Saturday, May 30, 2009

Amazing Story: 43 Years Later

I (Scott) made this entry in my missionary journal, dated January 13, 1966, while my companion and I (from the mission office) were visiting the missionaries in the newly opened city of Ayacucho:

"Something exciting happened today, ... [W]e gave the fourth discussion (about the Savior) to two families whose wives speak very little Spanish. So as we gave the lesson in Spanish, the husbands translated into Quechua. What a joy! The brother who did most of the translating is a member but his wife and the other couple are not. They had an interesting discussion … in Quechua, very little of which we (Elder David Putnum and I) could understand.”

Here’s the follow-up to that story. The missionaries in Ayacucho, Elders David Putnam, Jr., and Steven Lawrence, continued to teach these two families. The three nonmembers were baptized. An article about these new members appeared in the July 1966 issue of the Liahona, explaining that the two women were the first members of the church who spoke only Quechua, the language of the Incas.



Here's the follow-up to the followup. Elder Douglas Earl, currently a Perpetual Education Fund missionary in Lima, wrote this blog post, dated April 19, 2009:

“In Nov. 1967 David LeFevre and I were sent to Ayacucho in the high Andes to help a little branch of members. There were 5 families in the city that were members. Two of the families, Espinoza and Ataurima were the first members of the church that spoke Quechua. [See above article.] ... We were in Ayacucho 70 days then we left and it was closed down to missionaries from 1968 to 1978. It was really sad to leave this town without missionaries and we "knew" [quotation marks added] that the members would be lost.

“FAST FORWARD 20 years [1987] when we were getting to know our missionaries in Lima [Elder Douglas Earl was then President Earl, the first mission president of the Peru Lima East Mission]. Three of the 5 Ayacucho families had boys of mission age. ... The third was Josue Espinoza, the son of one of the two families that were the first Quecha-speaking families to join, and a cousin to Roberto Ataurima. ALL THREE OF THESE BOYS from these 5 families, THAT DID NOT HAVE MISSIONARIES [in their city] FOR 10 YEARS, sent missionaries to the mission field AND ALL 3 MISSIONARIES WERE SENT TO MY MISSION.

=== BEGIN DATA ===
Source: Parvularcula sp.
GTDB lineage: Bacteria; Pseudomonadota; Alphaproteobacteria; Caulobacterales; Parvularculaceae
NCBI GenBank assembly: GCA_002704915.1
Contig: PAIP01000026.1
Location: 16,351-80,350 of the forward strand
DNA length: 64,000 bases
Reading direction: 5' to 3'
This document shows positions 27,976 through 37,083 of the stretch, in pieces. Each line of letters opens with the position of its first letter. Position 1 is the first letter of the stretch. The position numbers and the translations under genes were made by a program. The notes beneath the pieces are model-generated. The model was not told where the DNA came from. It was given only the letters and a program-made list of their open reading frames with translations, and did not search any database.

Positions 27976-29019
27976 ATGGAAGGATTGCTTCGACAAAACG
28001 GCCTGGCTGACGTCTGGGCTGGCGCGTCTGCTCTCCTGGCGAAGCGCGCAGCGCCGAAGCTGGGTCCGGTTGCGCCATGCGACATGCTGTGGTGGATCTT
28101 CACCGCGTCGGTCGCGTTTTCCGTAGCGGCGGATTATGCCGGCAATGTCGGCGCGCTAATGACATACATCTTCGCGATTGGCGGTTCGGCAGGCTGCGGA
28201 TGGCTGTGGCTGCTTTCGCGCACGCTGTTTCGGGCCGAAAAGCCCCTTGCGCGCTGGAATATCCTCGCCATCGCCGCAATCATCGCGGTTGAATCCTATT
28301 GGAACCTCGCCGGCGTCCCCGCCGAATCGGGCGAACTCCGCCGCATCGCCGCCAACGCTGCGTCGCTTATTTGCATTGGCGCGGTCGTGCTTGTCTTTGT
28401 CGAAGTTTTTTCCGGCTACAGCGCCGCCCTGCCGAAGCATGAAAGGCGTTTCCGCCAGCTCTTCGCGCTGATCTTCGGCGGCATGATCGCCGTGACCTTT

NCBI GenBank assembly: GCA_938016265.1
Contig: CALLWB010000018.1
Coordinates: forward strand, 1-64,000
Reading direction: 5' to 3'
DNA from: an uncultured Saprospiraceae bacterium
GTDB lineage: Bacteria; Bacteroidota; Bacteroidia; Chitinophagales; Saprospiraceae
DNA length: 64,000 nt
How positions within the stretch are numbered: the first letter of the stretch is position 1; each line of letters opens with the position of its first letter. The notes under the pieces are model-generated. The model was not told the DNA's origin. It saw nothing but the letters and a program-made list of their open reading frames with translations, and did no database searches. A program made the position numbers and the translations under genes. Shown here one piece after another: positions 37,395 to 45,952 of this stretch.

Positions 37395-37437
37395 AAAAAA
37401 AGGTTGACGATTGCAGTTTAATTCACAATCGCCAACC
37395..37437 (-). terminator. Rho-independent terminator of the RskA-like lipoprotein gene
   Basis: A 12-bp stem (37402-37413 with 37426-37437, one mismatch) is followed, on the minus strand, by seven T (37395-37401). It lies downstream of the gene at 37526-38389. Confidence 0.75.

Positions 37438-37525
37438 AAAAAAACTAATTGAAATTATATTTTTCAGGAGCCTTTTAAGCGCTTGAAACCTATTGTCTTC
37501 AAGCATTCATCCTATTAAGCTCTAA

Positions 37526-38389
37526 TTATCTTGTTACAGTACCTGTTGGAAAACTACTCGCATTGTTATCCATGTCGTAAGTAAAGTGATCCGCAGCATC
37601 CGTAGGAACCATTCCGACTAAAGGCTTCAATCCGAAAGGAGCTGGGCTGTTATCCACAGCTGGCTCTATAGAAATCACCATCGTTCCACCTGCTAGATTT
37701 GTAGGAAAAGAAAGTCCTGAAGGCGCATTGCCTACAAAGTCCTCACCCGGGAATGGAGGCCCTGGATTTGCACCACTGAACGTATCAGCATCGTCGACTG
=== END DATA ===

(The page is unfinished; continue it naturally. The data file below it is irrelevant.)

“FAST FORWARD April 2009: After 41 years, I have returned to see my families and my city [Ayacucho]. ... Four of the 5 early families ARE STILL ACTIVE with ALL OF THEIR CHILDREN and grandchildren. The fifth family ANGEL HINOJOSA (who we baptized) was active when he died. The city is 20-30 times bigger, has 4 chapels and l stake. ... This could only happen in the true church of God. I went from being sad about our failure in Ayacucho to knowing that God knows us and has extended another tender mercy in our direction.”

Elder Earl and I have since communicated with Dave Putnam, who was happy to hear about the follow-up.

I was thrilled to have a tiny part in this amazing story.

[Thanks to my daughter Melissa for digging up my missionary journal entry from 1966, and thanks to Doug Earl for giving me permission to quote his blog and use his picture.]

2 comments:

Erin said...

What a neat story! What a blessing it must be for you to be back in the area you served in so many years ago and to have the opportunity to see some of the fruits of your labors from so long ago.

Sharon and Lin said...

I'm sitting here sobbing as I read this remarkable story! What an inspiring account of how the Lord works through us - His weak things of the kingdom - to bring about His great work. What a thrill for you, my dear brother!

Love, Your Sis